Today I was sitting in the break room at one of my many jobs when a girl I work with asked me, “So what do you think of the whole thing with Penn State?” It was about the fifteenth time I had been asked the question; the fourteenth time, the tone with which I answered it was dripping with exasperation. I had just gotten to the point where I was tired of answering it, tired of having to think about it, tired of having to verbalize my feelings on the enormous scandal that has plunged my alma mater into shame.
On this occasion, though, I gave her a sincere answer.
I told her that at Penn State, there is an air about the entire place of being just a little bit better than everyone else. And to find out that it’s not, and in fact that it’s worse than anyone could have possibly imagined, is shocking.
And that was where I trailed off, and cast my eyes toward the floor.
The shock is built on a foundation of more emotions than I have time to write about, everything from blinding rage to a staggering inability to comprehend everything I’m hearing in the news. The amount and type of misconduct that was allowed to proliferate at the university, the decision of athletic officials and the administration to simply sweep the issue under the rug while issuing a toothless ban, the failure of a graduate assistant and the head football coach (a man who is said to be of tremendous moral fiber) to follow up the allegations with local police… The amount of negligence is hard to believe to begin with, and almost impossible to believe from an institution held in such high regard by so many.
If the allegations are true, every Penn State alum who has walked the campus over the past 15 years will have to come to terms with the fact that they were lied to every single day of their enrollment. Their tuition dollars helped bankroll the lie. The university, seeking to avoid scandal, addressed the matter only in whispers audible only to them. By not acting, school officials were complicit in Jerry Sandusky’s alleged crimes. Their silence allowed a pattern of abuse to develop and flourish. They chose the reputation of a school legend over the children whose lives he was ruining.
In putting the football program over right and wrong, the university was badly missing the point. But so too is the current student body, many of who have taken to the streets of State College to riot (or rally or whatever you want to call it, it’s the same stupid mob they form every time they’re emotional about anything) even as I type. They are protesting what looks to be the imminent departure of Joe Paterno, not wanting the school’s greatest icon to meet disgrace. In the process they are destroying the last vestiges of Penn State’s integrity, valuing the reputation of a school legend over any and all else. It doesn’t matter to them that Paterno’s judgment, informing school officials and letting it go at that, put more children in harm’s way.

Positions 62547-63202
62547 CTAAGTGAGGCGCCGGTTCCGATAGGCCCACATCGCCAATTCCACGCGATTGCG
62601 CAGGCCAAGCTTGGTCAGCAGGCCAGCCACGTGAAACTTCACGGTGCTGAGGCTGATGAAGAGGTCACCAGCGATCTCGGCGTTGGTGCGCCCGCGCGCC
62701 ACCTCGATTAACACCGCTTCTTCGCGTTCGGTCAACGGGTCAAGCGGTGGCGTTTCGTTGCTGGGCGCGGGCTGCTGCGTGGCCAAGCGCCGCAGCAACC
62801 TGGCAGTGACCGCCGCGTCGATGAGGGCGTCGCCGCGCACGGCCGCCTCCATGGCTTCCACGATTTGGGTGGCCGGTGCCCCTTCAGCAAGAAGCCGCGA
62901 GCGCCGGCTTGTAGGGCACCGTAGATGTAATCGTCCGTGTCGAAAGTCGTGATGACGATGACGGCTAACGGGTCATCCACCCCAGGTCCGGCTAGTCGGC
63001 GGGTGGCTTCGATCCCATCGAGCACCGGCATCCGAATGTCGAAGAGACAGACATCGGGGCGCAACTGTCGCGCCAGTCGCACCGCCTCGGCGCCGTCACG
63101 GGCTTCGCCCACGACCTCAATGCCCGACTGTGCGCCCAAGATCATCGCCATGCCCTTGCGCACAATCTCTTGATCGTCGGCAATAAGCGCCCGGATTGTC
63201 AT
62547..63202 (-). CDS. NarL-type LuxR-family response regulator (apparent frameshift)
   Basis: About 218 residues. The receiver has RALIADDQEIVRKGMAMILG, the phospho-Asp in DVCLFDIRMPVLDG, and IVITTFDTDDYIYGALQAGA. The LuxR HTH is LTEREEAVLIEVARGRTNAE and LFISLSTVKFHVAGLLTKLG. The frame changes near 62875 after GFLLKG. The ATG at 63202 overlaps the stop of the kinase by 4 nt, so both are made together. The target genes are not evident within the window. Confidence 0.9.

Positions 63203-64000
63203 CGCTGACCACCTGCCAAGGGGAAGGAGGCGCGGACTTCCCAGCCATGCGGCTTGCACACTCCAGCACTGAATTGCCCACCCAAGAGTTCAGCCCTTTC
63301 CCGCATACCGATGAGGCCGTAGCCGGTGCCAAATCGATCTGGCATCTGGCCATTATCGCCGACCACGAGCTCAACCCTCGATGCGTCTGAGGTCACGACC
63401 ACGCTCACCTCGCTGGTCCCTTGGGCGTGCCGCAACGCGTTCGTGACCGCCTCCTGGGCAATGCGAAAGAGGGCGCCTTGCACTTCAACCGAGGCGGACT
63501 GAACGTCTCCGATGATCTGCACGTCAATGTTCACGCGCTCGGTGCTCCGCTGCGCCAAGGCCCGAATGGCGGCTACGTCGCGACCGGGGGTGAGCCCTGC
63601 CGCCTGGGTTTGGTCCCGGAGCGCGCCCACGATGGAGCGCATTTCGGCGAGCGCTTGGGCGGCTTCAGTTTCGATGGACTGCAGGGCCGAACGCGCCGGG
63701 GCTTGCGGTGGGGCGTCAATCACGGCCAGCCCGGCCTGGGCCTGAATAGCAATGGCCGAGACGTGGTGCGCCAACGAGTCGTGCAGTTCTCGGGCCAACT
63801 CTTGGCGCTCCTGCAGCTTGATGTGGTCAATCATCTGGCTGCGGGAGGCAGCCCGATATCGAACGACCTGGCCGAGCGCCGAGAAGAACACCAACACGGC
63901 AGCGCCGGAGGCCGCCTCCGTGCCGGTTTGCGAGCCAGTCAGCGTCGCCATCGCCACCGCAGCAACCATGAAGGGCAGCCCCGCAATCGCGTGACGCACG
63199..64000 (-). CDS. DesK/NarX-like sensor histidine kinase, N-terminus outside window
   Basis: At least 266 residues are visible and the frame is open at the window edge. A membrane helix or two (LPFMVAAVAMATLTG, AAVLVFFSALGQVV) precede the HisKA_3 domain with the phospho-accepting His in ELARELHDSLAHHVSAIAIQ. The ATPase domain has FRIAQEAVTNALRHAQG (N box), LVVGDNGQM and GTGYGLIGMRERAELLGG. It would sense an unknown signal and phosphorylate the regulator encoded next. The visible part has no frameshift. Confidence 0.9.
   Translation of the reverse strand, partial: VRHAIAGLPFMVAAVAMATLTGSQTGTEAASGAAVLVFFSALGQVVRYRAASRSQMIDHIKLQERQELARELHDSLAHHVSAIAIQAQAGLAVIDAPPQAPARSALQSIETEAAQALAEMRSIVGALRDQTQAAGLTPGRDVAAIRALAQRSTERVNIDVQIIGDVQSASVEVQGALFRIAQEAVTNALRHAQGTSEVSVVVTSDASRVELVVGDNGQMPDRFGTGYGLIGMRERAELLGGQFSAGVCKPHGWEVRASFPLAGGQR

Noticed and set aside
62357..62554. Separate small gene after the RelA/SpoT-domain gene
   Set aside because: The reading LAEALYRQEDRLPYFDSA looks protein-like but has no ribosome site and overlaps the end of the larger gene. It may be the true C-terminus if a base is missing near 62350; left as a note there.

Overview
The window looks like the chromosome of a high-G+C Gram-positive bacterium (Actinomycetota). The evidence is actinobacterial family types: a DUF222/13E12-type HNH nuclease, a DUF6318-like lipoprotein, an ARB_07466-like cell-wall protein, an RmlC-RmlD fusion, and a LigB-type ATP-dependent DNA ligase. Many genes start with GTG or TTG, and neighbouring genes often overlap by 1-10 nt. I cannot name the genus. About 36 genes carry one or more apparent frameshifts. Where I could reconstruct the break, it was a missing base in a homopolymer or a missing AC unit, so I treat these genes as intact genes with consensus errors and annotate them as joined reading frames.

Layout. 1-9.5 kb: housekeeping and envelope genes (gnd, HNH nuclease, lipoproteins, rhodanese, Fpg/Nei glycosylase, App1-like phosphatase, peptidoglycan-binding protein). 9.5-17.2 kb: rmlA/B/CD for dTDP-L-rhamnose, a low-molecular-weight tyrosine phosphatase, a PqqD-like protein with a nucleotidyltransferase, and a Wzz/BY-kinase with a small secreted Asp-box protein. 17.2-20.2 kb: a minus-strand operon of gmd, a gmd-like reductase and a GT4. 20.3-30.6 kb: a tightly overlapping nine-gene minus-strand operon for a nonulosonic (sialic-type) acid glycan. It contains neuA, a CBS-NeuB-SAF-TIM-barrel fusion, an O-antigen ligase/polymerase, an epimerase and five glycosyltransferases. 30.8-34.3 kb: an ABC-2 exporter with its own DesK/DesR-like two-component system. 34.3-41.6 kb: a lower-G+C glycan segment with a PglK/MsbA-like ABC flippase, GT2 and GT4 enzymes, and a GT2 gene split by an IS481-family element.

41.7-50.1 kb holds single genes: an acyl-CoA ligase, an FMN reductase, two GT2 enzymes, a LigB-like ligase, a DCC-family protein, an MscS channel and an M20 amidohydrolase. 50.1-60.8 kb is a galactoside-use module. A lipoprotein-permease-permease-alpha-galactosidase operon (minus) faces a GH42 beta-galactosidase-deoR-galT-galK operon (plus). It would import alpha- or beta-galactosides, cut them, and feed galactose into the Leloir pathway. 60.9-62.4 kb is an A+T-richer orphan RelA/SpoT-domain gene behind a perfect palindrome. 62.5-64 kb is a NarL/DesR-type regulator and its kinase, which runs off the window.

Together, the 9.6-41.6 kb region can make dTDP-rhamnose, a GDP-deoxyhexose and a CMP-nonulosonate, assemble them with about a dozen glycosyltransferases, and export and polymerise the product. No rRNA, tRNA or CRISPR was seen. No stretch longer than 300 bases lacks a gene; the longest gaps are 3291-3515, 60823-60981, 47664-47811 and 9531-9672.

Even if the students understood why Paterno had to go, a total administrative overhaul would not be sufficient. Undoing the damage begins at weeding the program of those complicit, but the damage itself can never be completely repaired. Children were subjected to abuse for years and years and years; that’s a reality that isn’t going away. If the school doesn’t make it a priority to take care of the victims, and if it doesn’t take it upon itself to rise from the ashes and lead the crusade against sexual abuse, then here again the university is missing the point. The only way Penn State can save itself is to come to peace with its past and look to the future for the chance to make amends.
Instead, the school is on the defensive, trying desperately to save its image even as it foots the legal bills for two former employees facing criminal charges in connection with Sandusky’s investigation. Penn State expects the student body to pay for the defense of two men whose actions have no defense. It expects students to pay for how others went horribly wrong.
Putting the pieces together has been completely overwhelming, and in the process I’ve lost faith in everything I once had absolute trust in. I can’t trust that the university will do the right thing, that officials will take their lumps and then do everything necessary to restore the school’s name. If this evening’s actions are any indication, I can’t trust that students or alumni will recognize the necessity of such an action. I want to believe that Penn State is still a great place to learn and grow up, that the people running it will do right by students past and present, but I can’t have faith in that either.
In fact, it’s hard for me to imagine ever having that faith again. How can I believe in an institution that would rather pretend a terrible crime didn’t happen rather than try to stop it? How can I root for a football team whose success blinded the judgment of so many? How can I ever walk by Old Main again and still believe that it stands as a symbol of knowledge, integrity and excellence?
I want to believe that Penn State is still exactly as I remember it, the finest school in the finest place in the world. But now I know that isn’t true.
Earlier in this article I wrote of a Penn State superiority, and it’s a superiority I felt every single day, for no other reason than an extreme pride in where I came from. The football team hangs its hat on the slogan “Success With Honor,” which could apply to much of the student body. I believed that one day I would embody that motto. I believed in it because I believed in Penn State.
Now, I’m not really sure what it means, if it means anything at all. Success there may be. But there certainly will be no honor.
Photo Credit: Matt Rourke, Associated Press